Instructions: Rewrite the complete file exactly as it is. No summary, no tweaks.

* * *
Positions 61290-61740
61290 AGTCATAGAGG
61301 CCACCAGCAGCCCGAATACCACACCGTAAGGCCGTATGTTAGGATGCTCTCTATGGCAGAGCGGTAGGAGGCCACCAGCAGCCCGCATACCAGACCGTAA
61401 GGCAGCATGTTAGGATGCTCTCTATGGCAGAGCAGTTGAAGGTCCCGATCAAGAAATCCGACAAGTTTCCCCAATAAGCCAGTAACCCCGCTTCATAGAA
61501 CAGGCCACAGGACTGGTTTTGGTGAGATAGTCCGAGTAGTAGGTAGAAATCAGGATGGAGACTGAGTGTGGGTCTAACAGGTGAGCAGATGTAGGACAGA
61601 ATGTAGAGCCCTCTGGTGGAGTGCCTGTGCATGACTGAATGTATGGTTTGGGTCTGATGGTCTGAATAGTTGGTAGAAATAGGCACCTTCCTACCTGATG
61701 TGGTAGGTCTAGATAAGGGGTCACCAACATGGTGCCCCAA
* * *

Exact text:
Positions 61290-61740
61290 AGTCATAGAGG
61301 CCACCAGCAGCCCGAATACCACACCGTAAGGCCGTATGTTAGGATGCTCTCTATGGCAGAGCGGTAGGAGGCCACCAGCAGCCCGCATACCAGACCGTAA
61401 GGCAGCATGTTAGGATGCTCTCTATGGCAGAGCAGTTGAAGGTCCCGATCAAGAAATCCGACAAGTTTCCCCAATAAGCCAGTAACCCCGCTTCATAGAA
61501 CAGGCCACAGGACTGGTTTTGGTGAGATAGTCCGAGTAGTAGGTAGAAATCAGGATGGAGACTGAGTGTGGGTCTAACAGGTGAGCAGATGTAGGACAGA
61601 ATGTAGAGCCCTCTGGTGGAGTGCCTGTGCATGACTGAATGTATGGTTTGGGTCTGATGGTCTGAATAGTTGGTAGAAATAGGCACCTTCCTACCTGATG
61701 TGGTAGGTCTAGATAAGGGGTCACCAACATGGTGCCCCAA